I recently stumbled upon a great software application that appears to have a lot of language and learning potential. I was sent the following video entitled "One Professor's Fantasy":
It has a few swear words, so be warned if you are a bit squeamish about that kind of thing. There are so many nuggets of truth in there and I have found myself saying, or nearly saying, most of these things. Here's a video I made today loosely based on a conversation from this morning.
So, the question is, how are these videos made? And the answer is 'very simply!' The Xtranormal website allows you to use scenes, characters and background noises to create your own dialogue. You can then change camera angles, add motion, and add various other tricks to help you make a more dynamic animation. All of this is free, but naturally there is a more sophisticated version which you can subscribe to.
I believe there is great potential for language learning here. At its simplest, the animations can be used to replace those very static language presentations on the whiteboard. With just a little Xtra preparation, you can offer your students sound, movement and text. Another approach could be to use the characters as good and bad examples of presenters. Not surprisingly, you will be amazed when you hand over the tools to students and see what language they can produce using these characters.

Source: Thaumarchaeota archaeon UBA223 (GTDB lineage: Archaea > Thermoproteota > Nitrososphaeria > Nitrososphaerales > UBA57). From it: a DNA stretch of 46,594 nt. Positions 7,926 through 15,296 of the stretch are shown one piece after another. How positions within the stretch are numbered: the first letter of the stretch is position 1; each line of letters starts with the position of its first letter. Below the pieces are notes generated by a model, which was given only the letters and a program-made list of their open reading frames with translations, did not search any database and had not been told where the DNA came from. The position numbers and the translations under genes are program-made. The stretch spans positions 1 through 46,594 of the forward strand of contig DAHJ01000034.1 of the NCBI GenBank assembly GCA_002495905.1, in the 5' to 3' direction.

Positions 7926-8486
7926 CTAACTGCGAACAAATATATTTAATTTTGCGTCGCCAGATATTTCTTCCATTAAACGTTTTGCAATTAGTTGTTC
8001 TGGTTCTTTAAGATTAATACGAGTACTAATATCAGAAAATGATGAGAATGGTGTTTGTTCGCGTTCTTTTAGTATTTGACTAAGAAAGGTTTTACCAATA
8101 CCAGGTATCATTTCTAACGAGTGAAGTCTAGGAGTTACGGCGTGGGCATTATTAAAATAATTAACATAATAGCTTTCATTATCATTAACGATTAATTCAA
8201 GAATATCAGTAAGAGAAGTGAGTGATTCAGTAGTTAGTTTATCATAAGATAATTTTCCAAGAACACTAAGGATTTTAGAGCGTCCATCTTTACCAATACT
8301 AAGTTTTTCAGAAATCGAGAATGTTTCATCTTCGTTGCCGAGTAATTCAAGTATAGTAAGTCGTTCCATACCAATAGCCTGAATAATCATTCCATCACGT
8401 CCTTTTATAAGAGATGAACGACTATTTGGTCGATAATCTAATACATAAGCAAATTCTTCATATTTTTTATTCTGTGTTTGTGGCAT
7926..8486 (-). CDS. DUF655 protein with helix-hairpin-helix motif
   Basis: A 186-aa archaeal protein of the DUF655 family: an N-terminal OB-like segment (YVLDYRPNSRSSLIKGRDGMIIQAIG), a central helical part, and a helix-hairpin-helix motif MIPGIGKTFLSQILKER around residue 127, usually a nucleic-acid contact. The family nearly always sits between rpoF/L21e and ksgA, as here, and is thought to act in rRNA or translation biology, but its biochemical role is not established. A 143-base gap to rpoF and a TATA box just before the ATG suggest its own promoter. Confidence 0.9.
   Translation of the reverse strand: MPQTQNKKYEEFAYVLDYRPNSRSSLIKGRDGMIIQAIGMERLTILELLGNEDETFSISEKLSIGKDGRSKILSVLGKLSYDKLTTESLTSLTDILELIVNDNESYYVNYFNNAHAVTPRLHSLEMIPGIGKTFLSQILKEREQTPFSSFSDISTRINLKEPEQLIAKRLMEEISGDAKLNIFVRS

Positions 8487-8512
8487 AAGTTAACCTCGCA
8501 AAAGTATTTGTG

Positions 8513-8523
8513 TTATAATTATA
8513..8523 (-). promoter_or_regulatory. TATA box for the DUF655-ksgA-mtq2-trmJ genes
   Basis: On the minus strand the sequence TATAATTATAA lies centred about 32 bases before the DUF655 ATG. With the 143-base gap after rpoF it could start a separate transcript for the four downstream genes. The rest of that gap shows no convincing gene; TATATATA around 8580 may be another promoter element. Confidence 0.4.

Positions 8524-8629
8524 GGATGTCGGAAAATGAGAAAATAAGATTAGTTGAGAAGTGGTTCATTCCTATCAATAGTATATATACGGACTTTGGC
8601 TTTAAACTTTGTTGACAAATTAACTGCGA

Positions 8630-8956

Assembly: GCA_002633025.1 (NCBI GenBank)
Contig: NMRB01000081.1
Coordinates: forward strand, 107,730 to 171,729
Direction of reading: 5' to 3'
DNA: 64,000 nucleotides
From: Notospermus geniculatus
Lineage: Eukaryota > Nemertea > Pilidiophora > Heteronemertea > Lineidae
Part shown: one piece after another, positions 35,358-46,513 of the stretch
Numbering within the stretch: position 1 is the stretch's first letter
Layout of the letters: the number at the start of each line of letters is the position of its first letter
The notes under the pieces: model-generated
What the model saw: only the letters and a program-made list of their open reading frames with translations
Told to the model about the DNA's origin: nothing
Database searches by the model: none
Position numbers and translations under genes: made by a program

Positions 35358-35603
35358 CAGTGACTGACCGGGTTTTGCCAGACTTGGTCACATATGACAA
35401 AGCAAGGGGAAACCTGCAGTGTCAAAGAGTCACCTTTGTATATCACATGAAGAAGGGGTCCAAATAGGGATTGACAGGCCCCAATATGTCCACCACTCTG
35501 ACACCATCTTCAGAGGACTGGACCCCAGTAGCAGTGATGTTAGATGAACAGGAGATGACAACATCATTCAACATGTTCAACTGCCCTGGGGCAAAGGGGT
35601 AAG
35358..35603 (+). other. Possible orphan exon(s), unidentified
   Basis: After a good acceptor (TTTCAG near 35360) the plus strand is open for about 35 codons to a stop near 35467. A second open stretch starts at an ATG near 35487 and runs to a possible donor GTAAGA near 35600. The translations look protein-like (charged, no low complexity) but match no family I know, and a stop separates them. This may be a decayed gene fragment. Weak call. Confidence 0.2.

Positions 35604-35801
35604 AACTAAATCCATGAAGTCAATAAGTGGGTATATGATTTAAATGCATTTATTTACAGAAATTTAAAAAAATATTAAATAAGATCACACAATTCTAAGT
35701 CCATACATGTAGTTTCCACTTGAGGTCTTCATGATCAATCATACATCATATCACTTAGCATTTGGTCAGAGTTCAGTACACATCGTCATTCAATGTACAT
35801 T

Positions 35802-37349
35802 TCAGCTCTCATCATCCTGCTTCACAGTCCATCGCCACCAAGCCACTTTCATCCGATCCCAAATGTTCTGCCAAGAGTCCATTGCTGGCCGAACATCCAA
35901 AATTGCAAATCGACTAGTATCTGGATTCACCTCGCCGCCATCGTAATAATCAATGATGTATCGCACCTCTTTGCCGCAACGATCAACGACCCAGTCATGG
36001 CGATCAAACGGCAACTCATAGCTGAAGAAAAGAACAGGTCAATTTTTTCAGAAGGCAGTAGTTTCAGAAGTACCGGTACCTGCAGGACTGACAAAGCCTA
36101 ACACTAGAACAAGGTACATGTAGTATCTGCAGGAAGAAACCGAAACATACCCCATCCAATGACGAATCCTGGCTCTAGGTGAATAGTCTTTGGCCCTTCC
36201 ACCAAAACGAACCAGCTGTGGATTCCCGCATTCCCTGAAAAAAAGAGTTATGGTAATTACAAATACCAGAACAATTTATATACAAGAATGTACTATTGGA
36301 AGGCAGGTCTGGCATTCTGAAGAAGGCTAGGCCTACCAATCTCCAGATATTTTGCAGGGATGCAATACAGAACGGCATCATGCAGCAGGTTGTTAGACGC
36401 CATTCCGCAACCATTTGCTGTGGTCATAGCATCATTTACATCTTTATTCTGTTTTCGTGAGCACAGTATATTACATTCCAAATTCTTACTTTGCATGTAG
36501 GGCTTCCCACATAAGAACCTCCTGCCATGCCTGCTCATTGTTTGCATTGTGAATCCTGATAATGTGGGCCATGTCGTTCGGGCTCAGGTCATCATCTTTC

So it's all great and there are no drawbacks, then. Well, no. There is one HUGE drawback, and that is the computerised voices used to sound out the dialogues - you probably spotted it in the video above. As text-to-speech engines have still not mastered intonation, information structure and good use of pitch and the tonic foot, the speech can sound from mildly to extremely unnatural. Let's hope that this can be fixed in the near future.